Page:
It’s hard for me to read a book without changing behavior based on what I learned. As a practical person, I ask myself, What should I do differently because of what I learned? What are my own action items now that my understanding has expanded by reading The Comforting Whirlwind by Bill McKibben?
Witnessing the Glory Around Us
What part should we play? … Luckily, of course, there are whole huge categories of activity for which reason is utterly suited and which do not also spell destruction for the rest of the ecosystem. Witnessing the glory around us — that is a role no other creature can play (McKibben 67).
One action item is to make time to regularly spend time in nature.
- Weekly, I can keep my commitment to spend Sabbath afternoons at Fernwood Botanical Garden, watching the new flowers grow, being silent in the spring sunshine, listening to the rustling of the leaves and the chirping of the birds.
- Annually, we can plan our vacation trips to include a healthy dose of the outdoor wildness. To feel the wonder of creation and our smallness.
When I was a student missionary on Arno in the Marshall Islands, I loved to walk down the beach past the village. (See picture.) Sitting on the beach for my morning worship, the silence was immense. The ocean stretching infinitely past the horizon. Pondering nature puts all our problems into perspective. The scene calls us to humility and joy (McKibben 47).
Caring for the Environment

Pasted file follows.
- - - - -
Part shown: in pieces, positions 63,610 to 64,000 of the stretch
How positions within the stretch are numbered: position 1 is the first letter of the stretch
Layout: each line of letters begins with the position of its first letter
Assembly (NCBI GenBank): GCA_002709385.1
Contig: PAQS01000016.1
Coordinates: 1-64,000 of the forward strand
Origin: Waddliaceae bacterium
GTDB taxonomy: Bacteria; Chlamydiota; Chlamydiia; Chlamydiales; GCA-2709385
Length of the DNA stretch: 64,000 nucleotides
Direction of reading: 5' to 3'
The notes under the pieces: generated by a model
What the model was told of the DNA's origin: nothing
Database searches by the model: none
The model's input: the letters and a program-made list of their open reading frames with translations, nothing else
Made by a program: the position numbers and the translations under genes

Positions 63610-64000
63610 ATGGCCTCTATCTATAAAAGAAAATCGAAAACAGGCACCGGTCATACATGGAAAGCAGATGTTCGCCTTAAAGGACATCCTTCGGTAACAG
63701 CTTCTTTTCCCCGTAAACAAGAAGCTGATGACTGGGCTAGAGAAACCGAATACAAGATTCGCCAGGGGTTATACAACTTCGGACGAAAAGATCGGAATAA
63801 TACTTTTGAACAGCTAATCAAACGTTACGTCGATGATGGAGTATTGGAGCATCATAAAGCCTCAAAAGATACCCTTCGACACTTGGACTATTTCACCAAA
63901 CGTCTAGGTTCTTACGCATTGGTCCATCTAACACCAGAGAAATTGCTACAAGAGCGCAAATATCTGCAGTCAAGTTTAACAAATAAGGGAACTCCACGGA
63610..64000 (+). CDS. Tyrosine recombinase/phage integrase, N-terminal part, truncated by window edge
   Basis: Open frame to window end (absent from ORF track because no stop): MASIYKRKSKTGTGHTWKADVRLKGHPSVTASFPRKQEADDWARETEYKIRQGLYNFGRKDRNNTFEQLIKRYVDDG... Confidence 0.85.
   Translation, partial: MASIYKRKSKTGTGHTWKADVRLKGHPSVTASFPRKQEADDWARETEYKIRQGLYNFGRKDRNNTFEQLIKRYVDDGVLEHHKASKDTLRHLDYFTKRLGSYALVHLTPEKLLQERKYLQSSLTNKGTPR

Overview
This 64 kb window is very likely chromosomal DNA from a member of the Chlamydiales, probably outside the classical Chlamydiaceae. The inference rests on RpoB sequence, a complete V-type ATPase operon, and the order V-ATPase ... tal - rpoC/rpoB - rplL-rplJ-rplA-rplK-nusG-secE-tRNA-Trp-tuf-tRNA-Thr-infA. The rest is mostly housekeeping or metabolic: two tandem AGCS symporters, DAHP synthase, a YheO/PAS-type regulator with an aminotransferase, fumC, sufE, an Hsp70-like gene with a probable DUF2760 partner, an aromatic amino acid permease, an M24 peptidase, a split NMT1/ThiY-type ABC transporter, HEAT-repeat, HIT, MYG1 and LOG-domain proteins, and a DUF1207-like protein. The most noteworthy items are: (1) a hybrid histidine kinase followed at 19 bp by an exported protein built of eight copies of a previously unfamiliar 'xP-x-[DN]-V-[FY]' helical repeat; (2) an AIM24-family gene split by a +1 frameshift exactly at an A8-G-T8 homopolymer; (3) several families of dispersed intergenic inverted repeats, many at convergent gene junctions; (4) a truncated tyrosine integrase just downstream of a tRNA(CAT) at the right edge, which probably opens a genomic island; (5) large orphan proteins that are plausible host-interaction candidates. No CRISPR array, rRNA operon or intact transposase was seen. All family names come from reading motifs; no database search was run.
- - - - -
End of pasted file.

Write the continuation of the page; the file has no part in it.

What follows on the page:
We already do several things to help the environment: recycling, growing some of my own food, eating vegetarian, eating as natural as possible with as little packaging as possible, buying locally grown fresh farm veggies in the summer, driving a hybrid car, purchasing environment friendly hand soap and shampoo to name a few.
But of course there is much more we could do. This list of 50 Ways to Save the Environment is a list to grow by. I could improve in the yard and office areas.
Conscious Self Restraint
The secret weapon of environmental change and of social justice must be this — living with simple elegance is more pleasurable than living caught in the middle of our consumer culture (McKibben, 68).
Of these gifts [joy, home, service, etc], the most unique and the most paradoxical is the ability to restrain ourselves. Conscious self-restraint belongs to no other creature, and for us it is the hardest of all tasks, both as individuals and as societies (McKibben, 69).
I choose restraint. I choose to be content with what I have. I choose to give to others. I choose to resist and reject commercialism as often as possible. Instead, I will walk in the sunshine, the glory of God revealed in the world, and focus on His greatness and love always.